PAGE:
Gilman students, faculty, and staff gathered together in the arena to honor the Rev. Dr. Martin Luther King, Jr. at the School’s annual MLK Convocation on Thursday, January 12. Interim Director of Community, Inclusion, and Equity Joe Valentine-White ’07 welcomed everyone, and Ahmir Crawley ’23, co-chair of the Black Student Union (BSU), gave an invocation. The Middle and Upper School string ensembles, led by Director of Music Ariel Dechosa, played “Precious Lord, Take My Hand,” a hymn that was one of Dr. King’s favorites.
Head of School Henry P. A. Smyth gave remarks, pointing out that the Civil Rights Movement “was a critical moment in American history in which people stood up against injustice” and the leading role that Dr. King played in those efforts. He focused on a particular chapter in a 1963 book by Dr. King, “Strength to Love,” in which he emphasized the importance of loving our enemies. Smyth reiterated Dr. King’s ideas to love our enemies by practicing forgiveness, recognizing that there is good in all of us, and seeking to understand and befriend enemies rather than put them down.
“Love is the only force capable of transforming an enemy into a friend,” Smyth read from the book. He ended with Dr. King’s powerful words: “Darkness cannot drive out darkness; only light can do that. Hate cannot drive out hate; only love can do that.” He encouraged students, faculty, and staff to shine their lights to brighten the world and drive out the darkness of injustice.
Following Smyth, Glee Club Director Robby Ford alongside Director of Middlemen and Treble T’s Liz Sesler-Beckman led those groups in a lively song, “I Sing Because I’m Happy.” Then, Director of Upper School Jazz Band Cheryl Nkeba conducted as the band played “A Change is Going to Come.”
BSU co-chair Marcus Walker ’23 gave an introduction to keynote speaker Karlo Young ’97, noting his many accomplishments since leaving Gilman, which include being recognized for his leadership and philanthropic efforts by several organizations. Young is senior vice president and portfolio general manager at leading edtech firm 2U. He is also president of the Board of Trustees for the Baltimore Educational Scholarship Trust (B.E.S.T.) and vice president of the Board of Trustees at Gilman.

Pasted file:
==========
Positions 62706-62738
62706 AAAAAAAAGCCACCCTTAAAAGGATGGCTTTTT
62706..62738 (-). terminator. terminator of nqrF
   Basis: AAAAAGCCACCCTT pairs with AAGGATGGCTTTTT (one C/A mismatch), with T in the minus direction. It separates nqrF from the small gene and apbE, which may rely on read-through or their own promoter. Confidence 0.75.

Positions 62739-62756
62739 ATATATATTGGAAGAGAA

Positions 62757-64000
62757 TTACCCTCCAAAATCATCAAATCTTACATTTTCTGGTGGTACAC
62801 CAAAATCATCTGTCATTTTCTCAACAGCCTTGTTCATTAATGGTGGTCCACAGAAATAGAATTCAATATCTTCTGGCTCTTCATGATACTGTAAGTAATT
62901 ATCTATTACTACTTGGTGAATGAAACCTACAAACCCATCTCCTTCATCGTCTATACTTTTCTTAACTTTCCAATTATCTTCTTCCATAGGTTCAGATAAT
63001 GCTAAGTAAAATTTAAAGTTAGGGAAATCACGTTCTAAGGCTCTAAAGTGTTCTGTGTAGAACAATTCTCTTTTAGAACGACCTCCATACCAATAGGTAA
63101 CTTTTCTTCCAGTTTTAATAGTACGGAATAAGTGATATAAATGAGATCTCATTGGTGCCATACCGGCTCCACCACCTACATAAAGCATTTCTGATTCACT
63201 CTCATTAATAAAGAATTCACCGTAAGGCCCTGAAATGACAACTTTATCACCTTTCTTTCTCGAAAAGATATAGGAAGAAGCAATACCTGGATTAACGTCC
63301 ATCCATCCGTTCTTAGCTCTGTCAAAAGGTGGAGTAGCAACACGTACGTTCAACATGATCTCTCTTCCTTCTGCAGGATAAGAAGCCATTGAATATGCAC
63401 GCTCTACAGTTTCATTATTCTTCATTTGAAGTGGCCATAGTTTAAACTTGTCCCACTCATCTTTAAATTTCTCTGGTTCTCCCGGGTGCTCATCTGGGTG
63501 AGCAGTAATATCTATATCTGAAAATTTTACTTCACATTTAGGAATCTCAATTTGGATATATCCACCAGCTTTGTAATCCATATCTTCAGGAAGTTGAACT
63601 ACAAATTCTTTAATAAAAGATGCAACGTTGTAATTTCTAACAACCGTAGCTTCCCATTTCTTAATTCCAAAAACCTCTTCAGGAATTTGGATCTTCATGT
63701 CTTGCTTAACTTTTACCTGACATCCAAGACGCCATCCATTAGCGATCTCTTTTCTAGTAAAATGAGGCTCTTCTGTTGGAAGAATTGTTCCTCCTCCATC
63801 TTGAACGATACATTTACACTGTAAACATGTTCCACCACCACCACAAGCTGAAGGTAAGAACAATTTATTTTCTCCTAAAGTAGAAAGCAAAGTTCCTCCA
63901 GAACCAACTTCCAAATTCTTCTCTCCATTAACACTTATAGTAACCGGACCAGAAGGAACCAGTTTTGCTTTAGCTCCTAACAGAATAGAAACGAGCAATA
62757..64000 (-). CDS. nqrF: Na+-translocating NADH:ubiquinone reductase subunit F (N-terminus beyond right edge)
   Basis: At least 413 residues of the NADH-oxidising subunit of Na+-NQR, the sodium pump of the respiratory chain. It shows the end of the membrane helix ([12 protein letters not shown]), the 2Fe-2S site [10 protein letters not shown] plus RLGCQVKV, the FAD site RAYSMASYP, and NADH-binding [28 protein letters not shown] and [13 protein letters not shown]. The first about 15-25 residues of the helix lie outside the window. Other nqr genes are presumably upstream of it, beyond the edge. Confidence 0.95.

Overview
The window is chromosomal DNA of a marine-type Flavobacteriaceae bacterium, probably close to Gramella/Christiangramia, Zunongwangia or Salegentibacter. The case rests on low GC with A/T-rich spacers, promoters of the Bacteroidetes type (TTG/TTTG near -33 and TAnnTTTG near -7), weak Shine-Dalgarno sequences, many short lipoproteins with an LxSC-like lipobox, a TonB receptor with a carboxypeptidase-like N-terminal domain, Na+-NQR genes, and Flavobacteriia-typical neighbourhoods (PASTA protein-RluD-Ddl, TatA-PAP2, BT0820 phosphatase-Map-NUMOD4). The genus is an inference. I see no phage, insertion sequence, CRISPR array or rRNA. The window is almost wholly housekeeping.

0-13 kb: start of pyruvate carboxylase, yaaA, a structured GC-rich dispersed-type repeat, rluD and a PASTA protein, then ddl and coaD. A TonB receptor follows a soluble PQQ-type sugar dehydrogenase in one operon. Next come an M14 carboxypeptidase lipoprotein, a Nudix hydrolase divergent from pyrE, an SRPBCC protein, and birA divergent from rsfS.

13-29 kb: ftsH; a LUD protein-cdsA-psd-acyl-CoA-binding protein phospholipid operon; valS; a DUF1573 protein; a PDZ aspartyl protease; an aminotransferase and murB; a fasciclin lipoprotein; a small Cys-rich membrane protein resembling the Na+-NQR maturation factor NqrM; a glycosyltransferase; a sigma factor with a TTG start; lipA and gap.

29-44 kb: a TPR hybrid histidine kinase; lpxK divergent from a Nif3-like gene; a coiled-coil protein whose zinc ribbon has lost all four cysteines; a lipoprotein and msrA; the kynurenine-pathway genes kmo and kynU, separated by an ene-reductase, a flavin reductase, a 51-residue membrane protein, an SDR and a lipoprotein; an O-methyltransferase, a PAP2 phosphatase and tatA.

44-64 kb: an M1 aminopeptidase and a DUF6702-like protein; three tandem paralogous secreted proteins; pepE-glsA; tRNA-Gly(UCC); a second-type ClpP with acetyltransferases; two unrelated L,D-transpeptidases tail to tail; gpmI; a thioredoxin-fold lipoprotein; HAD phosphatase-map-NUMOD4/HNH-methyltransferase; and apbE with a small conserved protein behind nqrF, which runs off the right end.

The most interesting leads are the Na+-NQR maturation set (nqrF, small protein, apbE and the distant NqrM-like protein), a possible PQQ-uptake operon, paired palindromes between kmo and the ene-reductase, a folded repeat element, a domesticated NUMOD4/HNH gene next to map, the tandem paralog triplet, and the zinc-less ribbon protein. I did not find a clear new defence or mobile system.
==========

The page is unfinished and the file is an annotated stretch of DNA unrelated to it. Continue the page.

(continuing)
Young gave an inspiring speech, encouraging students and adults to take time for introspection and self-reflection, or, for the younger folks: “Look inside at your thoughts and your feelings.”
He pointed to a quote by Saint Augustine: “Right is right even if no one is doing it; wrong is wrong even if everyone is doing it.” Though Dr. King is, of course, widely revered now, Young said, “Broadly speaking, Dr. King was the most hated person in America when he was alive.” He tied this paradox to an example closer to home: “We are sitting today in the Redmond C. S. Finney Athletic Center. And Mr. Finney [Gilman Headmaster 1968-1992] — when he worked to integrate the School, there was a lot of pushback. Today, Mr. Finney is very much revered. But at the time, not a lot of people were on his side.”
Young continued sharing ideas upon which to reflect, concluding with the notion that we all have a responsibility to create a just society.
Co-chair of the CIE Council Noah Parker ’23 introduced the Treble T’s and Traveling Men, who sang what is often referred to as the Black National Anthem, “Lift Every Voice and Sing,” with an explanation of the song’s significance. “I ask that you pay close attention to the lyrics. It’s a song about having the tenacity to transcend perpetual difficulties.”
BSU co-chair Tremont Henson ’23 gave the benediction to conclude the event. Watch the full convocation here.